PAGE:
Reconsidering the licensing of Perl code

The current state: The Perl interpreter and most of CPAN are provided under the Artistic 1.0 license and the GPL1.0 license. The Artistic 1.0 license was written by Larry Wall and due to its problems Perl is simultaneously licensed under the GPL 1.0 License.

It is the de-facto standard to license software published to CPAN under the same terms as the Perl interpreter.

The Artistic 2.0 license supersedes the Artistic 1.0 license and is designed to overcome its problems. Raku uses this license as it was specifically created for Perl 6. Mojolicious also uses this license.

The Artistic licenses are not widely used outside the Perl & Raku sphere.

What is the "best" license? (Discussion)

The major philosophical axis in (free) Open Source licenses is Copyleft versus Permissive

"Copyleft" licenses require source code to be made available with compiled software that is distributed. "Permissive" licenses don't have that requirement.

For scripting languages this distinction is almost irrelevant unless the code is actually compiled (perlcc for example) or bundled up somehow in firmware or something.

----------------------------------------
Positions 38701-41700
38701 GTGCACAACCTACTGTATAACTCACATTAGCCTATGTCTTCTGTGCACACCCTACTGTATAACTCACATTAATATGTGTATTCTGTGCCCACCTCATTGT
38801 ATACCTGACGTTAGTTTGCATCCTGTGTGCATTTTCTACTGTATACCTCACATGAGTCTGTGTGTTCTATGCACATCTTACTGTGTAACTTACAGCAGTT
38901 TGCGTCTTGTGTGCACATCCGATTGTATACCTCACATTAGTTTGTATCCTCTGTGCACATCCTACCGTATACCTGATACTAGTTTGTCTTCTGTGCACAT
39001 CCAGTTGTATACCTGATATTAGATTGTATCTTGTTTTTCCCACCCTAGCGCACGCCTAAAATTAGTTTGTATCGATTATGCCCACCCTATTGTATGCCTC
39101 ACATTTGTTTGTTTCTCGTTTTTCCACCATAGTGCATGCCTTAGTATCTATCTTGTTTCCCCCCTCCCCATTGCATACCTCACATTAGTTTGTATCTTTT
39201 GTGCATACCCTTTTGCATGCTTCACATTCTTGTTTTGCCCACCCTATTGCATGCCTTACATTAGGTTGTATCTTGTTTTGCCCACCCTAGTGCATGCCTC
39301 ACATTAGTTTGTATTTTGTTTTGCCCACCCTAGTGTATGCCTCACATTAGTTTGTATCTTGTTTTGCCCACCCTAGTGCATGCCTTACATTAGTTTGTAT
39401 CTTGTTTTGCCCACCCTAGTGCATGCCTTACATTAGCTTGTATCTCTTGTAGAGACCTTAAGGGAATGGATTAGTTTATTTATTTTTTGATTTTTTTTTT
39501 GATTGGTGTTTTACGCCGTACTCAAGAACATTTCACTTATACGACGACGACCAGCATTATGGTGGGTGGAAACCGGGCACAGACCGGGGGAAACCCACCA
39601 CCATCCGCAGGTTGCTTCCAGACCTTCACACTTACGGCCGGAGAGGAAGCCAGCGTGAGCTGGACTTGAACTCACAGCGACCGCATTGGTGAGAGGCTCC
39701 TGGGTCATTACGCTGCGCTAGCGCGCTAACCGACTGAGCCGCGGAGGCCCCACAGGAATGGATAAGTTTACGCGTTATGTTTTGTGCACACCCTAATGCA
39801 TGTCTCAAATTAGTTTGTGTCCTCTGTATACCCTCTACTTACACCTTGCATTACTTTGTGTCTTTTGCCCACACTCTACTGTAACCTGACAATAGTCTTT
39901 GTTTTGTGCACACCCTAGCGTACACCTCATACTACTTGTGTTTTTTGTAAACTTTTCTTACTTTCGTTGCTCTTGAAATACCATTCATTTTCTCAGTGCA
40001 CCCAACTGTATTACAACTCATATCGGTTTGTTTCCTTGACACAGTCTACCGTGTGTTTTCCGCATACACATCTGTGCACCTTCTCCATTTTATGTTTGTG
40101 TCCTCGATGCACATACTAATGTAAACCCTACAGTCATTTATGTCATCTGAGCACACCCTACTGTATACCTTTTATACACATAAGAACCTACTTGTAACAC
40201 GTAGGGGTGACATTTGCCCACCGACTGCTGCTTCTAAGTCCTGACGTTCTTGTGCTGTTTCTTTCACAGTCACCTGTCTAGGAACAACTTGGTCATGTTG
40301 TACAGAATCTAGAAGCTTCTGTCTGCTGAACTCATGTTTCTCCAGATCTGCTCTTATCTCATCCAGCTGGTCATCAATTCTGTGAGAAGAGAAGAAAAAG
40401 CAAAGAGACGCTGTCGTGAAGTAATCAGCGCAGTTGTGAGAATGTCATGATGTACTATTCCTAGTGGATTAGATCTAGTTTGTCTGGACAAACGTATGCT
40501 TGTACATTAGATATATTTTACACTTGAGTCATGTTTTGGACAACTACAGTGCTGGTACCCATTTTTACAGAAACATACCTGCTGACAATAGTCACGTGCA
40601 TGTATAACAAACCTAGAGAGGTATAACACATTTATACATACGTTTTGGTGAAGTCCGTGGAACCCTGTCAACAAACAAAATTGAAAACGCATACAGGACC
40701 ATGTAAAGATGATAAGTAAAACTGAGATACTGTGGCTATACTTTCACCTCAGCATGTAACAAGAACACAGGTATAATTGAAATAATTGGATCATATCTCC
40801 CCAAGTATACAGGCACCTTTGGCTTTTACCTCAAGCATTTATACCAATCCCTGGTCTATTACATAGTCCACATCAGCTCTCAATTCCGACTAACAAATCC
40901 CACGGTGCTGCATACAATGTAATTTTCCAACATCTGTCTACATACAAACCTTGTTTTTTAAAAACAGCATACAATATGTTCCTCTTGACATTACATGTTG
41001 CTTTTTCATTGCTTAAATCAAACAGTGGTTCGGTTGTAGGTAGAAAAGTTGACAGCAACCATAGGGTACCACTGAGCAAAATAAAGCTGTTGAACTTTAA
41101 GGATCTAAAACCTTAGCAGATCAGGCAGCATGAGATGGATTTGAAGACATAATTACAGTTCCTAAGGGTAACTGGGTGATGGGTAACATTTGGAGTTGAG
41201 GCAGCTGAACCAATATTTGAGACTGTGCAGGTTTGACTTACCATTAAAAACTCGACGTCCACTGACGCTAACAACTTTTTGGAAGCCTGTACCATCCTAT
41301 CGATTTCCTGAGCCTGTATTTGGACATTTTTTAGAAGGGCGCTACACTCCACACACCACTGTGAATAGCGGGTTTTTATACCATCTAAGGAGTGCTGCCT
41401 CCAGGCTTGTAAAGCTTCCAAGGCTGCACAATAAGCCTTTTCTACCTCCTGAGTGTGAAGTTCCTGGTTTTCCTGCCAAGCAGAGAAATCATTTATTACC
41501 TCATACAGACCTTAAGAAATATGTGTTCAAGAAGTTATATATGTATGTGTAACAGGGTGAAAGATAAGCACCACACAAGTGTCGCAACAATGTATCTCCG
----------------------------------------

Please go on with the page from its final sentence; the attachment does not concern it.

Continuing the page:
However if someone is running the software and not distributing it (i.e. running a website) then there is almost no difference.

Since Perl's main usage is in websites, system administration, etc. there is very little practical difference between Permissive and Copyleft.

Note: Other licenses like the AGPL exist which require source to be provided by websites etc. Software is also sometimes made available as open source on commercial terms (example Radiator from open.com.au)

Why is the author releasing your code as open source?

As an individual author, is the code released for purely altruistic reasons or as a type of portfolio? Perhaps there is an implied business model that organizations using the software will create commercial opportunities to support it? I think it's unlikely though that an individual author will single handedly write software that goes much beyond this. No doubt there are exceptions but likely they are outliers.

For groups of individual authors which tend to organize into "projects", at one end there are the pure hobbyists (think software that controls model railroads) and the other end is employees of various companies being paid (or not!) to contribute to software these companies use.

Commercial entities (businesses) may release code hoping that through usage there will be opportunities commercial support, training, or hosting opportunities will arise. A "freemium" model is also quite common.

Who is the target audience? What's your business model?

Is the author's intention lean more towards hobbyists to use the software or for businesses to do so?